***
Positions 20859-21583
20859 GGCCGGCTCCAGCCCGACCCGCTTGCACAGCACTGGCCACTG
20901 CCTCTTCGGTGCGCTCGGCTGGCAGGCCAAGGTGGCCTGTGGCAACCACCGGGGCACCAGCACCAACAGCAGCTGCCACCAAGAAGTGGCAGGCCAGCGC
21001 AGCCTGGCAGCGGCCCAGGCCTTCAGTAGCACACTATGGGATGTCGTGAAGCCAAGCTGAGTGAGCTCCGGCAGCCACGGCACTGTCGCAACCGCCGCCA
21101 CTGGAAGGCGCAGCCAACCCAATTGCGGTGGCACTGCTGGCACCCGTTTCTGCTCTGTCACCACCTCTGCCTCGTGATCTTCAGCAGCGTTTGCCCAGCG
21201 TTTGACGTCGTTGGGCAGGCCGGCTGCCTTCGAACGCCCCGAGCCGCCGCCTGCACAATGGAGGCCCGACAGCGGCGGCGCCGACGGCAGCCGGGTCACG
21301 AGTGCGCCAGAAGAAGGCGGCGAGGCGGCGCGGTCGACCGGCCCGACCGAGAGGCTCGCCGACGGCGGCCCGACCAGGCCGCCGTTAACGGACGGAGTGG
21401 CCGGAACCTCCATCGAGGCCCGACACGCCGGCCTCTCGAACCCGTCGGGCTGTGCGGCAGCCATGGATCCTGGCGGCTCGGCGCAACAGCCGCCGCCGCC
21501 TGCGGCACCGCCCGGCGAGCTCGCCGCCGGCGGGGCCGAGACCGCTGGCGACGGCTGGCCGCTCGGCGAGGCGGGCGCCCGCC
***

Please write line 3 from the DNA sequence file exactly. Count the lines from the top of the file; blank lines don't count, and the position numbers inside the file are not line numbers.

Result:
20901 CCTCTTCGGTGCGCTCGGCTGGCAGGCCAAGGTGGCCTGTGGCAACCACCGGGGCACCAGCACCAACAGCAGCTGCCACCAAGAAGTGGCAGGCCAGCGC